Faith in freedom from want depends on a political myopia that focuses devoutly on only one side of the ledger of government action. This is measuring freedom according to how much government does for people, and totally disregarding what government does to people. Government provides “freedom” for the welfare recipient by imposing tax servitude on the worker. Federal, state, and local governments collected an average of $26,434 in taxes for every household in the country, or an average of $9,881 for every U.S. resident in 1998, according to the Tax Foundation.[17] In an age of unprecedented prosperity, government tax policies have turned the average citizen’s life into a financial struggle and insured that he will likely become a ward of the state in his last decades.

Some statists insist that taxation is irrelevant to freedom. According to sociologist Robert Goodin,

If what the rich man loses when his property is redistributed is described as a loss of freedom, then the gain to the poor must similarly be described as a gain of freedom. . . . No net loss of freedom for society as a whole, as distinct from individuals within it, is involved in redistributive taxation. Thus, there is no basis in terms of freedom . . . for objecting to it.[18]

What does Goodin mean by “freedom for society as a whole”? By this standard, slavery would not reduce a society’s freedom, since the slave’s loss of freedom would be equaled by the slave owner’s gain. Nor is there any difference, vis-à-vis freedom, between permitting people to retain their earnings and spend them as they choose, and government confiscating their money to hire more regulators, inspectors, and informants to better repress the citizenry.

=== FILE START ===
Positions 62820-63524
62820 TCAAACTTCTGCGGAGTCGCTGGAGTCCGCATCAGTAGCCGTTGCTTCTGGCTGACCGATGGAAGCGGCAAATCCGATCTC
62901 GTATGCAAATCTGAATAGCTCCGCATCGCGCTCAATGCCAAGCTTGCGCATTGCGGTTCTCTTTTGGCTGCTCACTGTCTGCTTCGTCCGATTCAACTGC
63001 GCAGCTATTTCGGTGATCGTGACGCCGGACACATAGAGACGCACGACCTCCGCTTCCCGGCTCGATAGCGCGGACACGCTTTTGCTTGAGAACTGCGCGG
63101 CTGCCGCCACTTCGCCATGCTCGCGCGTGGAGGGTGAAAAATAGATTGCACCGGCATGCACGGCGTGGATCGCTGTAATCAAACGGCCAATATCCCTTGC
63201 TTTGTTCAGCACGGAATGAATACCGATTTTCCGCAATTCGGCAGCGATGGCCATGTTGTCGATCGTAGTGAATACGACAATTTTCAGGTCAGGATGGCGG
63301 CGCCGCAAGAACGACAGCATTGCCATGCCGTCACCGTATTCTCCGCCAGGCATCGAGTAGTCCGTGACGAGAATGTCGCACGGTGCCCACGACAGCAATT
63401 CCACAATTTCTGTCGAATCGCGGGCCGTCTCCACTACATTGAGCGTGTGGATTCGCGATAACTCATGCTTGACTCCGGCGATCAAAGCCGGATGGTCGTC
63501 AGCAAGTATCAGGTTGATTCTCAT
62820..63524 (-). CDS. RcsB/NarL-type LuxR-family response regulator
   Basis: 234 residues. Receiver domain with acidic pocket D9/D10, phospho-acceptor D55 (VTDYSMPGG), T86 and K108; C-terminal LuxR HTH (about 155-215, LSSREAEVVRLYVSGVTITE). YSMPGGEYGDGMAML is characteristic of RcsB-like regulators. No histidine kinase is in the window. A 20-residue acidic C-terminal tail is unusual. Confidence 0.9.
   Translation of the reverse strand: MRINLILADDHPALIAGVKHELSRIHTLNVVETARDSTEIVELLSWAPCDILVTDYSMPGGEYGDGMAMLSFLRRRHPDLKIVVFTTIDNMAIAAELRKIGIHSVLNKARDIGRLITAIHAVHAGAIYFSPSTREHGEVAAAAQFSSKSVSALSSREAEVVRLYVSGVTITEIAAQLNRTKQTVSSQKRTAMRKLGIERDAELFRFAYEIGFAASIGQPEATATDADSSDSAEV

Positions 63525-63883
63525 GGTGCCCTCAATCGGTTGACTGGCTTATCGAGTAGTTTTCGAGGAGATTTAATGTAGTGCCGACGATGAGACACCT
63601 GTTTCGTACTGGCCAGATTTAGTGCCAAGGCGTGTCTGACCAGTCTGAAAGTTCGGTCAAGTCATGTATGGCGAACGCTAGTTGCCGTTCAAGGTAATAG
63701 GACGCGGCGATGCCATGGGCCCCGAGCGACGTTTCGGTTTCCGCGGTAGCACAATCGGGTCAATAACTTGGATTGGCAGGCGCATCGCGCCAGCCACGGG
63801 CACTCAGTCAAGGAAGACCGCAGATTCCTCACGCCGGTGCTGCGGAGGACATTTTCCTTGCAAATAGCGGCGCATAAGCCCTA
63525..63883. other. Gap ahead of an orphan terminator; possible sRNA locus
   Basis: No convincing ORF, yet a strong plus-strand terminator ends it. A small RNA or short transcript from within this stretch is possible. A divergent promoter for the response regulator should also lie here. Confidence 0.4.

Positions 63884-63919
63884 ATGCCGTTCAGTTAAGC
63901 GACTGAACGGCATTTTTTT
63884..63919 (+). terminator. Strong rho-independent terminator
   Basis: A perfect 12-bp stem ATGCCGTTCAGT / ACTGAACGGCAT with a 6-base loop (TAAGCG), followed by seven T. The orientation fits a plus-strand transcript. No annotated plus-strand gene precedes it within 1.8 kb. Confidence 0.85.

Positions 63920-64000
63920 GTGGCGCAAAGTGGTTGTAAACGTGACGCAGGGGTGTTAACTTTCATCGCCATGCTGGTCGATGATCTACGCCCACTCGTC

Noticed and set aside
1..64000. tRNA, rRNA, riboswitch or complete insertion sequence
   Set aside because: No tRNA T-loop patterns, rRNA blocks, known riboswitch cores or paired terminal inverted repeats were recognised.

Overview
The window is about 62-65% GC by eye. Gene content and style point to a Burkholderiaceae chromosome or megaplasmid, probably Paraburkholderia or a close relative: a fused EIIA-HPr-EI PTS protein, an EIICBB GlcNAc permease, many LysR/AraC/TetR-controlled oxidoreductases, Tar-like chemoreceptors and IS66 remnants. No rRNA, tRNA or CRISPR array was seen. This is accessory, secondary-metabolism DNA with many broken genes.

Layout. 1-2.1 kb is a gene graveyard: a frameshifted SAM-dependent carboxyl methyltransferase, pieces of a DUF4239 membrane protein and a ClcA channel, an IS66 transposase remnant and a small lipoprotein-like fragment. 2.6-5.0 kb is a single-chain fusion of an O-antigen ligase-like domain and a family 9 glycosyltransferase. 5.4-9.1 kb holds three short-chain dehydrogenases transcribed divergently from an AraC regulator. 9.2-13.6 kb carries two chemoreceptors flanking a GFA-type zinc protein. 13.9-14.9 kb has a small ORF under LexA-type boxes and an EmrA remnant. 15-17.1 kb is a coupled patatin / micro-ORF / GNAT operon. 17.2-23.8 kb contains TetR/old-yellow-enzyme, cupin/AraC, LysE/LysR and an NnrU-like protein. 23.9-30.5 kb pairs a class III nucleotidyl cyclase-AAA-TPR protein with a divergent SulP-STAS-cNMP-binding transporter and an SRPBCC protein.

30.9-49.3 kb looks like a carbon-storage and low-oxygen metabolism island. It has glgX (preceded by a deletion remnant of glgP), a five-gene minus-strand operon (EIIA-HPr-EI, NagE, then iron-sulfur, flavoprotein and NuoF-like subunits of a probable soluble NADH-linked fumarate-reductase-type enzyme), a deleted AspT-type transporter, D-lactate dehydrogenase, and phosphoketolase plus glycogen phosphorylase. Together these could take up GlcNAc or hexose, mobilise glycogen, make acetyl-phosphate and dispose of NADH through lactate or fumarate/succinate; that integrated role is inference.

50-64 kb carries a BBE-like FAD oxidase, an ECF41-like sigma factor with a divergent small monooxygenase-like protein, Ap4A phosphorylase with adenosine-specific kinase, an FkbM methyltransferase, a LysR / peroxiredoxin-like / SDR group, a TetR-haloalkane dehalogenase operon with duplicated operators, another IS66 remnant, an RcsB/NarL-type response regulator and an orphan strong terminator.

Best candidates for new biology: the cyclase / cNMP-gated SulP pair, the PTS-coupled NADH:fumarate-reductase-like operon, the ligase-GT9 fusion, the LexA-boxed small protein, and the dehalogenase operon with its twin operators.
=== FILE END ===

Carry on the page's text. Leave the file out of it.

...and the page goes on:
What are the practical results of the modern “freedom from want”? Economist Edgar Browning, writing in 1993, examined the marginal cost of redistribution—defined as “the ratio of the aggregate loss to the top four quintiles of households to the aggregate gain to the bottom quintile of households.”[19] Browning estimated that the marginal cost to the most affluent 80 percent of households of increasing the income of the poorest 20 percent by $1 was $7.82.[20] The marginal costs of redistribution are much larger than people might presume because of reduced incentives to work, both among the taxpayers and recipients. Also, as Browning noted, “marginal tax rates must be increased very sharply relative to the amount of income that is redistributed.” Combining Browning’s analysis and Goodin’s definition, confiscatory redistribution destroys almost eight times as much “freedom” as it creates.